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In the Civil War, both sides understood that closing the South's ports would halt the introduction of war matriel to the industrially weak region. Though the North captured New Orleans in 1862, they did not attack the Confederate navy in Mobile Bay or the city of Mobile, Alabama, until 1864. The two-year delay allowed much needed supplies to enter the Confederacy and changed the face of the ensuing Mobile Campaign, as technological advances in ships submarines, mines and fortification made a striking difference in the fighting. This book examines the politics, preparations, leaders, and battles that made the Mobile Campaign a microcosm of the overall conduct of the Civil War.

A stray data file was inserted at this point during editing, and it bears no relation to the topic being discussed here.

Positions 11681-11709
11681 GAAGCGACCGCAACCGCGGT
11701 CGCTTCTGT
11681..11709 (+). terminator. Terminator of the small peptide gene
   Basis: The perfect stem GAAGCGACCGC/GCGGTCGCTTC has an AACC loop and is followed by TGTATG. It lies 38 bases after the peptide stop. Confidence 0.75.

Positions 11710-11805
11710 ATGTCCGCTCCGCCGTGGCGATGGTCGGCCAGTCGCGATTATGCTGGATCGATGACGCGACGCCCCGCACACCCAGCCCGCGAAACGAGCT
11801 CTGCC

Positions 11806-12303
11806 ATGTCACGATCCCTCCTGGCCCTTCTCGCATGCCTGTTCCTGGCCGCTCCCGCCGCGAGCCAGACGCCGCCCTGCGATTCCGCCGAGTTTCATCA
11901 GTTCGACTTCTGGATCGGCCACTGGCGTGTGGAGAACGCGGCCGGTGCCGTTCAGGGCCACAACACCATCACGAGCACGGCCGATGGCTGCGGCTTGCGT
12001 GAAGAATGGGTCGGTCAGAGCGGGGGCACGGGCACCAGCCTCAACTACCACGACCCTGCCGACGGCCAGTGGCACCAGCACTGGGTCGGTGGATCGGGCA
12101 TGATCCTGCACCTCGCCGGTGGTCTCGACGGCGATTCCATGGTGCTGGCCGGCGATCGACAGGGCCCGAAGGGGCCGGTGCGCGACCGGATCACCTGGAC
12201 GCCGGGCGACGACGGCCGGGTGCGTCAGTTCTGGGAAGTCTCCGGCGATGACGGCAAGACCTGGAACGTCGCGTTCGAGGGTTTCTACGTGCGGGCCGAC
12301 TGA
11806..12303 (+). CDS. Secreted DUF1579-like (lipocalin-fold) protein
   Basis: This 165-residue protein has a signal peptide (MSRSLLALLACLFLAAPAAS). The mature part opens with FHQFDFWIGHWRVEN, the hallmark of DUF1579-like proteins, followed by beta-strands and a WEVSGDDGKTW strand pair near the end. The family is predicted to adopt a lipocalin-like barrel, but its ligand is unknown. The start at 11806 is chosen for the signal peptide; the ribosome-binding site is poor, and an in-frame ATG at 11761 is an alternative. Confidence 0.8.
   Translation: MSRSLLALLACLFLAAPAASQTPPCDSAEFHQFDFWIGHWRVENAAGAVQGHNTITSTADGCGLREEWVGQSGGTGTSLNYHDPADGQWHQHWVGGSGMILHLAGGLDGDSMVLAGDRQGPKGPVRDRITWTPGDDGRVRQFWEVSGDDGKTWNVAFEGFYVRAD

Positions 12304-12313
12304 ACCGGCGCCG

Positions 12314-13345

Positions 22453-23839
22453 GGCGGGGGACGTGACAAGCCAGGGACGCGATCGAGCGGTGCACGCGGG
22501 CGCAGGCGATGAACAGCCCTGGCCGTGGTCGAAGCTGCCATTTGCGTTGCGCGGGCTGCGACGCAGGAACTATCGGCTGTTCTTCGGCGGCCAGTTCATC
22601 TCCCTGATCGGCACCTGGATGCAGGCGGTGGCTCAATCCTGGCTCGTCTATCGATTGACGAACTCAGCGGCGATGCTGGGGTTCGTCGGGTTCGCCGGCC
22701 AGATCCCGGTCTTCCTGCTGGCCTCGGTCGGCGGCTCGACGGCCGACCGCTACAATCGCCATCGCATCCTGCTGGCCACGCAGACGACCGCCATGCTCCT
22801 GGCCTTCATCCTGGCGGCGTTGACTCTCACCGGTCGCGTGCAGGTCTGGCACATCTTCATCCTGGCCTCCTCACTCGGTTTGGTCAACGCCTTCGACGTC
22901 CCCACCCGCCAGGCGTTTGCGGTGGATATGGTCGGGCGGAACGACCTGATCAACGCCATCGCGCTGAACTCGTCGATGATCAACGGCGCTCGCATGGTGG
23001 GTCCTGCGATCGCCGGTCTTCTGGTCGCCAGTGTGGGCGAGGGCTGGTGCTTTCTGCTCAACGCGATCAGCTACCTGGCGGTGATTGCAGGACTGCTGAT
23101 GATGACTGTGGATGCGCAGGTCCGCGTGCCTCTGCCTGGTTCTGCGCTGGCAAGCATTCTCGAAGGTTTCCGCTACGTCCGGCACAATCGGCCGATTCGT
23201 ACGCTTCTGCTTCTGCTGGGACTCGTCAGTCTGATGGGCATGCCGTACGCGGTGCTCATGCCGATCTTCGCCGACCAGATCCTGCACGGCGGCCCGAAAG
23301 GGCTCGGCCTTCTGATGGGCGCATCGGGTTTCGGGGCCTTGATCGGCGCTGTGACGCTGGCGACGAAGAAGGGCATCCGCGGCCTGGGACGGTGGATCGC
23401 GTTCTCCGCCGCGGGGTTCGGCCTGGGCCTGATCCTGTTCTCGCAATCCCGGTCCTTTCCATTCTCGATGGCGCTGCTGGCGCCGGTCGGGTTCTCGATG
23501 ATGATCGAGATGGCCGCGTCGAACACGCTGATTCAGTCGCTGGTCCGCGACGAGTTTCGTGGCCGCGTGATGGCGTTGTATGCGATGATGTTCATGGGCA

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Chester G. Hearn is the author of numerous other books of history, and his articles have appeared in Blue & Gray, Civil War Times, and North & South. He lives in Erie, Pennsylvania.Review:
"well researched. Hearns examination of the battle...is significant...a meaningful contribution to Civil War literature"--The Civil War Courier
"Hearn's straightforward account is clear and logical...will be a standard resource"--Choice; "well researched. Hearn's examination of the battle...is significant...a meaningful contribution to Civil War literature"--The Civil War Courier; "the definitive work on...key land/naval engagements. Hearn paints a complete portrait [of the campaign] with this publication...includes extensive notes...a wealth of information"--The Reviewers Consortium.
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Book Description McFarland Publishing, 1993. Hardcover. Condition: New. Never used!. Seller Inventory # P110899508200
Book Description McFarland Publishing, 1993. Condition: New. book. Seller Inventory # M0899508200